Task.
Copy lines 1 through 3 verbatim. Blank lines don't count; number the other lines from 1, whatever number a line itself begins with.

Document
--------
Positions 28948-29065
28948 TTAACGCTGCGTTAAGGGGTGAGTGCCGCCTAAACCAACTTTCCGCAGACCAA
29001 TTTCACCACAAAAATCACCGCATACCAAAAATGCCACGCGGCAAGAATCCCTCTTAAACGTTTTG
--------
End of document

Positions 28948-29065
28948 TTAACGCTGCGTTAAGGGGTGAGTGCCGCCTAAACCAACTTTCCGCAGACCAA
29001 TTTCACCACAAAAATCACCGCATACCAAAAATGCCACGCGGCAAGAATCCCTCTTAAACGTTTTG